Discipline: Chemistry and Chemical Sciences
Subcategory: Biochemistry (not Cell and Molecular Biology and Genetics)
Brenda Eap - California State University, Los Angeles
Co-Author(s): Robert Luis Vellanoweth, California State University, Los Angeles
Flowering Locus T (FT) is a protein that is made in leaves and travels through plasmodesmata to the shoot apical meristem to induce flowering in Arabidopsis. The protein harbors a lipid binding domain, suggesting that the real flowering signal may in fact be a lipid-derived molecule. Previous studies done in our laboratory have suggested that leaf 13-lipoxygenase (LOX) is responsible for the synthesis of an oxylipin in leaves at the floral transition, leading to a potential lipid signal. We showed that a decline of ascorbate peroxidase (APx) and increase of H2O2 initiates an oxylipin pathway through plastid LOX activation during the floral transition. This suggests that the production of oxylipin signals is operative either locally within the leaf or at a distance following transport. Thus, such flowering-specific oxylipin signals may be carried by a lipid transfer protein (LTP) similar to the FT protein, the presumed ‘flowering hormone’. We found an induction of synthesis of two such LTPs in leaves at the floral transition. Based on our hypothesis that these LTPs may carry a similar flowering signal, we generated knockdown mutants of these LTPs in Arabidopsis plants. The RNAi knockdown mutants showed a longer lifespan pattern and perennial phenotype. After senescence, these mutant plants resurrect, forming new basal rosettes, suggesting that the LTPs are involved in meristem arrest. In further studies, we compared the flowering time of an FT mutant, ft-10, to the wild-type plant, observing that ft-10 flowers 4-5 weeks later than WT. To better understand the function of FT and our LTPs in the flower transition, we generated a double mutant plant expecting a further delay in flowering. Indeed, our double mutant plants exhibited a longer delay in flowering, as long as 7 months following the transition in wild-type plants and 6 months later than ft-10 plants. Uncommon phenotypes were also observed, such as a long woody stem with only leaves and no flowers and long bolts with only a few flowers at the tips. This delay suggests that the LTP and FT are both carriers of a lipid that is associated with flowering in Arabidopsis. To further study the role of the LTPs in our double mutants, RNA extractions followed by cDNA and RT-PCR will be done on the shoot apical meristem, bolts with floral meristems, bolts, leaves, and roots in different developmental stages to examine the expression levels of floral markers. We suspect low expression levels of certain flowering markers, leading to an accumulation of lipids that triggers late flowering in the double mutants altogether. Overall, studying these levels will help us understand the relationship between expression levels and phenotypic changes in our mutant plant.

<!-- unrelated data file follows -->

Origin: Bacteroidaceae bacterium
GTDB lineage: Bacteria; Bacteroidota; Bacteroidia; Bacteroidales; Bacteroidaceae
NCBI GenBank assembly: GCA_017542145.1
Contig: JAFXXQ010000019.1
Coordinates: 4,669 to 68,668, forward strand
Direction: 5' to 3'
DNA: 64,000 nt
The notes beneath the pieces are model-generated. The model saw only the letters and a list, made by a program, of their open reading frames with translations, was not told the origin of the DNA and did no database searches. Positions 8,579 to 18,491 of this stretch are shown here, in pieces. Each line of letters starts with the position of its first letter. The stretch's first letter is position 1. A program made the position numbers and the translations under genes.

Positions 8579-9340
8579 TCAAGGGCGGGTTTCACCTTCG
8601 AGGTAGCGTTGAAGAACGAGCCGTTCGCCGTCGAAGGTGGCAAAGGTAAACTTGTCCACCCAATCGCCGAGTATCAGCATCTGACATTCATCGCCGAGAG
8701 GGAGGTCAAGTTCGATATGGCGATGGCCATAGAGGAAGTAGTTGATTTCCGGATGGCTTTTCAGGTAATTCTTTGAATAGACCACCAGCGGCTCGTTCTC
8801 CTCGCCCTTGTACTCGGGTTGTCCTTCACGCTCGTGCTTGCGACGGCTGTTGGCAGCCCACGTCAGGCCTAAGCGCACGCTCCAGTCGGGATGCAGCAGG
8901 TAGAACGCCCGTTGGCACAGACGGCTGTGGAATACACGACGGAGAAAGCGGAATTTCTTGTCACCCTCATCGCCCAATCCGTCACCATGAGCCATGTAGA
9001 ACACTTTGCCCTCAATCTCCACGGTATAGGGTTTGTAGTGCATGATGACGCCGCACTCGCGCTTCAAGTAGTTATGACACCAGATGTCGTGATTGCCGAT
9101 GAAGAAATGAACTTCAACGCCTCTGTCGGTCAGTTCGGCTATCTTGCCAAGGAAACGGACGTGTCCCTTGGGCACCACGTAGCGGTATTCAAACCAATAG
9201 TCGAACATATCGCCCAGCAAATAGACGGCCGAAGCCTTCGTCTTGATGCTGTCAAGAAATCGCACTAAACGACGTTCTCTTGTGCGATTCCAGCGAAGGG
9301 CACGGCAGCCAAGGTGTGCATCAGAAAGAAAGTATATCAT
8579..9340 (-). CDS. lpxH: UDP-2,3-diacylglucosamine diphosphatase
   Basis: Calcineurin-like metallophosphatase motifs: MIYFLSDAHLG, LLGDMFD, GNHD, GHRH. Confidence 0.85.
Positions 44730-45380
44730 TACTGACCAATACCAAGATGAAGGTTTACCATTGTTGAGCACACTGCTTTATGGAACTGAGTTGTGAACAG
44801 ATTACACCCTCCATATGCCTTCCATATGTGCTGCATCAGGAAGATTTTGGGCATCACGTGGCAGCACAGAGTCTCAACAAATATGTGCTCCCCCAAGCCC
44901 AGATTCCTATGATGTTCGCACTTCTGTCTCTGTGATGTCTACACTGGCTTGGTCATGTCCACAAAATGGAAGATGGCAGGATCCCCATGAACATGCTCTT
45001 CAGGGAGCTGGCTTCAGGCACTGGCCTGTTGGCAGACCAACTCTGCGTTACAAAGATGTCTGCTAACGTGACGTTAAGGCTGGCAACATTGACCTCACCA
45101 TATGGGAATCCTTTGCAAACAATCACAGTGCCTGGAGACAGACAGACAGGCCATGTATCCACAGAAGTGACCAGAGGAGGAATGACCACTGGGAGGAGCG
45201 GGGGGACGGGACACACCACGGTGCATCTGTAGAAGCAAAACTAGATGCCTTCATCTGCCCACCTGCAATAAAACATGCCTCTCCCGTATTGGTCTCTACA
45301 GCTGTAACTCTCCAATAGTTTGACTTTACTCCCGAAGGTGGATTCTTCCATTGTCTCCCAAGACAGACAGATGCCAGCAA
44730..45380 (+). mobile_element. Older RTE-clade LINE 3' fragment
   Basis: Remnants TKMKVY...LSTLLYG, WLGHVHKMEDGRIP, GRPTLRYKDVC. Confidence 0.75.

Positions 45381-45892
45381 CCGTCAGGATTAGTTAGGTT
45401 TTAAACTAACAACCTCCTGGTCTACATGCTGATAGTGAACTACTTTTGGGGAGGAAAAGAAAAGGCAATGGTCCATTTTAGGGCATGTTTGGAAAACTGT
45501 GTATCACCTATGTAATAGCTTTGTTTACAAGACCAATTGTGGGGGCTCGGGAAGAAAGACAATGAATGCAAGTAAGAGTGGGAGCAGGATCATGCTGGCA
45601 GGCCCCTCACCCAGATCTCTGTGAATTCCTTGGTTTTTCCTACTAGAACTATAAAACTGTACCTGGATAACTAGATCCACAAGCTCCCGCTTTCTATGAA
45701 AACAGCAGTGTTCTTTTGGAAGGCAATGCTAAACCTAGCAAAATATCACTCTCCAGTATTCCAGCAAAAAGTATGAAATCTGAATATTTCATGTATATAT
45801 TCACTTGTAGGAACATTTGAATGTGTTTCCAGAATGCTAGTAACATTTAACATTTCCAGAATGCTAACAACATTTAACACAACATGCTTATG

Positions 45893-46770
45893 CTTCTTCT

References: Banuelos, R.G., Argumedo, R., Zhou, Feimeng., Vellanoweth, L. R., The development transition to flowering in Arabidopsis is associated with an increase in leaf chloroplastic lipoxygenase activity. Plant Science. 2008, 174, 366-373.
Funder Acknowledgement(s): This project is supported by Louis Stokes Alliances for Minority Participation (LSAMP) Program funded by NSF Grant (HRD-1302873).
Faculty Advisor: Robert Luis Vellnoweth, email@example.com
Role: The phenotypic comparisons and RNA extractions, followed by c-DNA and RT-PCR in tissues of interests in our double mutants to the ft-10 and wild-type plants.